By: Daniel Samson
World famous linguist Noam Chomsky argues that a single chance mutation 100,000 years ago triggered the language faculty, which paved the way for spoken language in human beings. Human beings have been around for 200,000 years, give or take. How did we communicate prior to this mutation, prior to spoken language? For the 100,000 years prior to spoken language, generation after generation of human beings may have been communicating using Prehistoric Sign Language (PSL). Over the one thousand millennia of using PSL its movements and gestures were implanted into our DNA. Could spoken language replace 100,000 years of PSL?
Not a chance… I think.
In theory, I should be able to go to any place in the world where they don’t speak English and communicate with other human beings using PSL. To test this, I booked a trip to Argentina and Brazil with some friends to determine if PSL was a basic human instinct. As a secondary goal I was hoping to try some amazing food, party ’til the sun came up and meet some pretty ladies.
But mostly I wanted to know about the history of language in human beings.
After arriving in Buenos Aires, Argentina, it was clear that this country had a surplus of beautiful women, great wine and non-English speaking residents. My first chance to test out my theory of prehistoric sign language came at a steak house. After accidentally ordering the steak meant for four people and drinking bottle after bottle of the wettest wine I’ve ever had, I had to use the bathroom. I asked the waiter, “Excuse me, where’s the bathroom?” The waiter stared at me blankly. I tried again “Where’s the bathroom?” Still nothing. After several more attempts of repeating the same line over and over my body started to tingle. Did I have to go to the bathroom really badly or was my prehistoric sign language about to kick in. I’m guessing it was the PSL, but I’ll admit I’m not a doctor. I instinctively put my right hand in front of my groin and stuck my pointer finger out. I rotated my hips in small slow clockwise circles. Then, I tilted my head back and half closed my eyes. “Ahhh baño”, the waiter said and pointed me to the bathroom. At that moment a vision of the past came to me. There was a great feast between two hunter gatherer tribes. A visiting tribesman was asking the host tribal leader where the bathroom was. He used the exact same sign I had just used to find the bathroom. Then, he peed under a great oak tree. So far Argentina was a success. From what I could determine, prehistoric sign language was just as Argentinian as their social tea called “mate”, or soccer, or finding dog shit on the sidewalk.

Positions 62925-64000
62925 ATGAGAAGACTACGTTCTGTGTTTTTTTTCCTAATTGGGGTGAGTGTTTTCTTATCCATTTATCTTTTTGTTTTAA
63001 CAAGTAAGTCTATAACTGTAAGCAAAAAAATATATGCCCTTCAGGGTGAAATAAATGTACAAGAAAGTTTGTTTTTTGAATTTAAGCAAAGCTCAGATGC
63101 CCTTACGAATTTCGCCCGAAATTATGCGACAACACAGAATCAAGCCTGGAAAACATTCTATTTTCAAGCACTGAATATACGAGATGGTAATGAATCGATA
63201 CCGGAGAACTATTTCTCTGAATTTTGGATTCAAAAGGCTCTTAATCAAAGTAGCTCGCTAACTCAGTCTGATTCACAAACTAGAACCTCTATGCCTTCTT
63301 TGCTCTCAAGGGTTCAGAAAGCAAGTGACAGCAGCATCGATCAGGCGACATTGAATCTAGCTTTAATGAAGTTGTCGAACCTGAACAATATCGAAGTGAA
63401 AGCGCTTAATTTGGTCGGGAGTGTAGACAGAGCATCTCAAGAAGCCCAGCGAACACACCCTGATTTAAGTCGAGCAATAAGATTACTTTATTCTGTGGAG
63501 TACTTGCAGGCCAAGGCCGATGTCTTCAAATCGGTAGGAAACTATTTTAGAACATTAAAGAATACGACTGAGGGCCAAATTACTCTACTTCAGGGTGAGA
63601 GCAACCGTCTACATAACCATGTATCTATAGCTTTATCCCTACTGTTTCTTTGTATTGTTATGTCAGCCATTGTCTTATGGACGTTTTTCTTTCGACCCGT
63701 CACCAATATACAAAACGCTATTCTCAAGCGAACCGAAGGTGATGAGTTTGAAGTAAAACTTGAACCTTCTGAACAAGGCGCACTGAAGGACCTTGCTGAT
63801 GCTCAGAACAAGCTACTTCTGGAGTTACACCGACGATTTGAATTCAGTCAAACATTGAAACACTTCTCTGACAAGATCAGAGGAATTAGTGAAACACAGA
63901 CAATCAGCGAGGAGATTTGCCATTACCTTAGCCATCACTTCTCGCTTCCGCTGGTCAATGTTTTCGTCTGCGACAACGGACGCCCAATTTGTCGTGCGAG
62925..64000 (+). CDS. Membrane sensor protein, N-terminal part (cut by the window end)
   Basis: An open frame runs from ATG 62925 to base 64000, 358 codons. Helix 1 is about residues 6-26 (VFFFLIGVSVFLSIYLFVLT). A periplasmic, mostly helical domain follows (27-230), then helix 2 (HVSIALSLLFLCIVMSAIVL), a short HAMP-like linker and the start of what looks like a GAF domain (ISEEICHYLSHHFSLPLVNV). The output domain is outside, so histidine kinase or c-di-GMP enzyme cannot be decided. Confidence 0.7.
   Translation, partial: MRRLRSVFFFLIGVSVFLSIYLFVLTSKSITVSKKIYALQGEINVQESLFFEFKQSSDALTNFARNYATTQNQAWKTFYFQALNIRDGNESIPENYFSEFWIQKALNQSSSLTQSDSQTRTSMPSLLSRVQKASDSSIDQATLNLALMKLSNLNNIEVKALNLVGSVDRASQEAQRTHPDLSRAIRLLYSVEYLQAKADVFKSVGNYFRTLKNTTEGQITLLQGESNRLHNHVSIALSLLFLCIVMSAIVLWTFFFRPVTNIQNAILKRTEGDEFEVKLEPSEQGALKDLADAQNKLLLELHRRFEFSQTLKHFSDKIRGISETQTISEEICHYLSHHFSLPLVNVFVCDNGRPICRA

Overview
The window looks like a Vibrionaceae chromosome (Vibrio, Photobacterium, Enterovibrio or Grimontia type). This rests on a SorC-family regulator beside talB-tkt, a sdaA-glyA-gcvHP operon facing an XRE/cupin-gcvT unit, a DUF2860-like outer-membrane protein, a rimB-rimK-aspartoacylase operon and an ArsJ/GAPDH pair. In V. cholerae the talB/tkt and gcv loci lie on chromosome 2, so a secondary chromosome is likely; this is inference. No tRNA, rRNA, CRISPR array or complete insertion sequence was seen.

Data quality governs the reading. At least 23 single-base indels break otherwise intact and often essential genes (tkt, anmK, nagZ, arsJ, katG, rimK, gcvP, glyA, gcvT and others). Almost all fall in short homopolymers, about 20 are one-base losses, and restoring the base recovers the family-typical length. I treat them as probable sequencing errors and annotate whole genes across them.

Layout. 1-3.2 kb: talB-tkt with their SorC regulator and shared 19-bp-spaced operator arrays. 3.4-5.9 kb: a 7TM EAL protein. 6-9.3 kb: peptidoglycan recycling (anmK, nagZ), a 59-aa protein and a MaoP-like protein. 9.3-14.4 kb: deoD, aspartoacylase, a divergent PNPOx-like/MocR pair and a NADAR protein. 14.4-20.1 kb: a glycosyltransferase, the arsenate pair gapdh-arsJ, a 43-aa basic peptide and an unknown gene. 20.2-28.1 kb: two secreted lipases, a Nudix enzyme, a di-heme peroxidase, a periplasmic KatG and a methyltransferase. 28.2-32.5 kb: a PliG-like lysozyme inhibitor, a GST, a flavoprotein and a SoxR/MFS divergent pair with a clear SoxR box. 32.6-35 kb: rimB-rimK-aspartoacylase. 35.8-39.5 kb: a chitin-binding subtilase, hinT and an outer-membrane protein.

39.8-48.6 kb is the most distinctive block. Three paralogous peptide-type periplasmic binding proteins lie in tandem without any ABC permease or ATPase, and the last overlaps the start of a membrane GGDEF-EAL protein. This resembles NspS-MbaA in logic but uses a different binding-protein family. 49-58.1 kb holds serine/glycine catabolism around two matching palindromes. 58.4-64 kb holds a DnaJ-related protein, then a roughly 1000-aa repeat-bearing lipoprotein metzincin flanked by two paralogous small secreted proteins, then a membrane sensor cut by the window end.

Continuing on, we arrived late at night in Rio. We took a taxi from the airport to our apartment to meet a friend who had arrived earlier that day. The conversation in our taxi consisted of us speaking English to the driver followed by our driver smiling. Then we switched, our driver spoke to us in Portuguese and we smiled. After dropping us off at our apartment our driver stood beside us as we waited for our friend. We buzzed up. Five minutes went by, then ten. Our driver had a look on his face, he was either worried or upset or gassy. I started tingling again. I pointed at the apartment building, then I made a fist with my right hand and starting moving it rapidly towards and away from my groin. I was trying to do the sign for “my friend is taking so long in the apartment because he is jerking off”.The taxi driver burst out laughing, waving his hands above his head yelling “International! International!” It was clear that 200,000 years of jerking off had found a place in human DNA. Our friend finally came down and we all shared in the joy of pointing and laughing at him. Our joy was so loud that an old Brazilian lady came down and started yelling at us. I’m not sure what she was saying but based on my PSL skills I assume she wanted to yell how funny she thought the jerking off joke was.
During our final breakfast of the trip my friend ordered a sandwich, hold the pork. The line “hold the pork” resulted in a waiter with a confused face. I knew I had to do something otherwise the sandwich would have pork in it. I pressed my finger against my nose mimicking the face of a pig. The waiter immediately shouted, “porco!”. I then crossed my forearms in front of my body making an X and shook my head back and forth. I’m sure 200,000 years ago there must have been some vegetarian hunter gatherers. I’m sure those hippy gatherers must have had a sign to show that they didn’t want any meat. When the sandwich came out it had a huge piece of ham in it. My friend opened the sandwich, pointed at the ham and then repeated the prehistoric sign for no pig. The waiter then replied, “ham, ham, no porco”.
Maybe Homer Simpson was right when he questioned Lisa about the origin of pork, bacon and ham. Maybe they did come from different animals. Maybe there were no vegetarian hunter gatherers and the sign never made it into our DNA. Maybe the waiter didn’t like us cause we acted like obnoxious ignorant tourists who would yell in Portuguese to each passing girl that she was a beautiful papaya. It’s hard to say. The trip started with such amazing supporting data but it came to a disappointing end. Sure, the journey was filled with amazing food, crazy parties and pretty ladies but I still didn’t have my answer. Is prehistoric sign language in all of us? I asked myself, “what would Chomsky do?”
He’d go on another vacation, that’s what he’d do.